I, for one, won't leave a 4th of July celebration like I did last year - furious but silent. I will say something to anyone who flaunts a foreign flag during our Independence Day. I want them to know it's inappropriate, deliberately incendiary, and offensive to people who deeply love this country and our valiant flag. This year, I have a feeling I won't be standing alone.




This has been a production of the Guard the Borders Blogburst. It was started by Euphoric Reality, and serves to keep immigration issues in the forefront of our minds as we're going about our daily lives and continuing to fight the War on Terror. If you are concerned with the trend of illegal immigration facing our country, join our Blogburst! Just send an email with your blog name and url to euphoricrealitynet at gmail dot com.

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zimzo said:

"Whatever ‘celebracion’ was going on around us had nothing to do with America."

Nothing to do with America? I'm sorry to have to inform you but America is more than military displays and Clint Black and Liann Rimes. What makes you think that "grungy little carnivals," "homemade pig skins in bags" and "mariachi music" have nothing to do with America?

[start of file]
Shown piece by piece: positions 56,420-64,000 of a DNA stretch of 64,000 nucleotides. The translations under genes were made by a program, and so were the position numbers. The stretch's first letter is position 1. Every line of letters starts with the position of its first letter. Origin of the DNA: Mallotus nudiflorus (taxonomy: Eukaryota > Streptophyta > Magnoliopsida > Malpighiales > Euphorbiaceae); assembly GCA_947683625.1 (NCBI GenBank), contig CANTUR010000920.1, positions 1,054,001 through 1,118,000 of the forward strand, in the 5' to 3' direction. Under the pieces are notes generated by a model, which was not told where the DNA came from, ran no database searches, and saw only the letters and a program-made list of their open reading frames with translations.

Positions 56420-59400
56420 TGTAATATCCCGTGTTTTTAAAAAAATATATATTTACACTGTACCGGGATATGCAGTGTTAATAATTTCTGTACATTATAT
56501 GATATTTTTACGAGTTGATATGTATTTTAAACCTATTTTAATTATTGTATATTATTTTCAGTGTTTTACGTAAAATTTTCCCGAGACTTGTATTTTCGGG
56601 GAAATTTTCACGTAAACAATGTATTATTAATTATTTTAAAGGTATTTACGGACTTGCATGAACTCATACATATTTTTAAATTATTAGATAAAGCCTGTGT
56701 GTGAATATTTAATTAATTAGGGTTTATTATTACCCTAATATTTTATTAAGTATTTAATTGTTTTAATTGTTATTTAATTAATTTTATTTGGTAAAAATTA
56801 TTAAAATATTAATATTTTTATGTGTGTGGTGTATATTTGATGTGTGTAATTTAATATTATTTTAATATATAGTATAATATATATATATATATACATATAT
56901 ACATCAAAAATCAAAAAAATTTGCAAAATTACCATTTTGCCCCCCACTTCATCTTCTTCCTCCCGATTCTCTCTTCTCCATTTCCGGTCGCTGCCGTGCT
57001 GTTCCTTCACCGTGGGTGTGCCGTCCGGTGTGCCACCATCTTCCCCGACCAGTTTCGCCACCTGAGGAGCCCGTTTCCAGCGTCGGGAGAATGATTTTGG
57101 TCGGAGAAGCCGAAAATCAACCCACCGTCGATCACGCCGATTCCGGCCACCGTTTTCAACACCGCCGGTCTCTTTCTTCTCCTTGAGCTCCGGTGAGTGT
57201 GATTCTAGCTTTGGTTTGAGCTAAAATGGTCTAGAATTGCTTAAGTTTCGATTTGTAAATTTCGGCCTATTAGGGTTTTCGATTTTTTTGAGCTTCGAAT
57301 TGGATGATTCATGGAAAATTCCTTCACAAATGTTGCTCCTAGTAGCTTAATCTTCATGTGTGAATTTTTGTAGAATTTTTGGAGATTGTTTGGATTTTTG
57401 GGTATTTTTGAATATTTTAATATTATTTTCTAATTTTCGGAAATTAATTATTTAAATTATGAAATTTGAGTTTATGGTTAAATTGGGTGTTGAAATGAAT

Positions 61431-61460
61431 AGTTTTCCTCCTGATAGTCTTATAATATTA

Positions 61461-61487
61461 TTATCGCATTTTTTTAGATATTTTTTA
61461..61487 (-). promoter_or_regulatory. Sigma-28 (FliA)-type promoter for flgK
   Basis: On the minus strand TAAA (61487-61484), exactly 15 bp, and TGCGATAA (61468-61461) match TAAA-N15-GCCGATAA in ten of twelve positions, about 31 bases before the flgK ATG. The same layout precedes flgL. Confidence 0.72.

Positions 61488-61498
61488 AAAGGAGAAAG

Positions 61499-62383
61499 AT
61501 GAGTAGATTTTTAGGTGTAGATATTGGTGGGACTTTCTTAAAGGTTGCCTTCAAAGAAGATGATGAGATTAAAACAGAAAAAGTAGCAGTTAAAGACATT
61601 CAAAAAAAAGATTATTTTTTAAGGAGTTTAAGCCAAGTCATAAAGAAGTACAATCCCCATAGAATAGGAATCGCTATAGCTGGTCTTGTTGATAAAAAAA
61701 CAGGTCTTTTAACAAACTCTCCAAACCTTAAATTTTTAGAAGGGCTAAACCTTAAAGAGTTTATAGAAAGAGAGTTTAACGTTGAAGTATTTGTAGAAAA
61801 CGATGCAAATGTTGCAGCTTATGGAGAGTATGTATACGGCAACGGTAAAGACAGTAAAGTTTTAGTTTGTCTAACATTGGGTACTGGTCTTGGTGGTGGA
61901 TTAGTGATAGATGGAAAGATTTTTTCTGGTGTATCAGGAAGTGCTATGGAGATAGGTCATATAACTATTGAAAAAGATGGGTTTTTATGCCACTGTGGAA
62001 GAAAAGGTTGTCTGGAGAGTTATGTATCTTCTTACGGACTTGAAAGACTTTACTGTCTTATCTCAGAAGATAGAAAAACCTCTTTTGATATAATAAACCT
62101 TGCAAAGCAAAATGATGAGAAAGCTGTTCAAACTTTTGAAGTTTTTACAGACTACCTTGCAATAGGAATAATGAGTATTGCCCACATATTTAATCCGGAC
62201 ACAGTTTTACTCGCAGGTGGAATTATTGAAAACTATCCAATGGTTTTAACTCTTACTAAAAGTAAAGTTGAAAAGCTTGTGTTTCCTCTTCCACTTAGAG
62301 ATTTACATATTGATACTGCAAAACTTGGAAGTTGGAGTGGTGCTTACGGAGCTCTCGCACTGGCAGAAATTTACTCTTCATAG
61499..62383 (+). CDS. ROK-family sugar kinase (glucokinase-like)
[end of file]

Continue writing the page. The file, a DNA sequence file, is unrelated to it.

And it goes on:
It is ironic that your conception of a "real" independence day celebration doesn't include Kristian Menchaca. The son of Mexican immigrants, he was born in Houston and grew up in Brownsville. He preffered taquitos de trompo con cilantro y cebolla to hamburgers. He often crossed the border to Mexico to visit his extended family there. He dropped out of high school but got a GED, played basketball and worked at a gas station and a Wendy's. Then he enlisted in the army and was sent to Iraq. On June 16 he was abducted by Iraqi insurgents and a few days later his tortured and mutilated body was found. He had just gotten married last September. His body was flown back to Brownsville where he was buried. At his funeral his mother cried out in Spanish "Por que? Por que mi hijo?" You may recognize him from his picture:


But, of course, people like Kristian Menchaca have "nothing to do with America." They just die America.

Wow, powerful bit of prose, though not particularly relevant. Heidi's post was specifically about a 4th of July event which in her view reflected "America" insufficiently. Mexican flags waving over Houston. She's justified in being perturbed.

zimzo said:

This year if she had attended that event she would have witnessed a memorial for Kristian Menchaca. Her view of "America" seems pretty narrow to most Americans. It was very relevant.

Obviously I disagree - and in fact think she makes a very good point if what she wrote about last year is what she saw. The point of her post is a 4th of July event, not Mexican culture in general. But thanks for sharing your opinion. I can see how some might read it as culturallly insensitive.

zimzo said:

Gee, Joe, your ideological bedfellow over at Euphoric Reality seems to be a bit touchy.

She's no shrinking violet; if you intend to pull her pigtails be sure you're wearing a flak jacket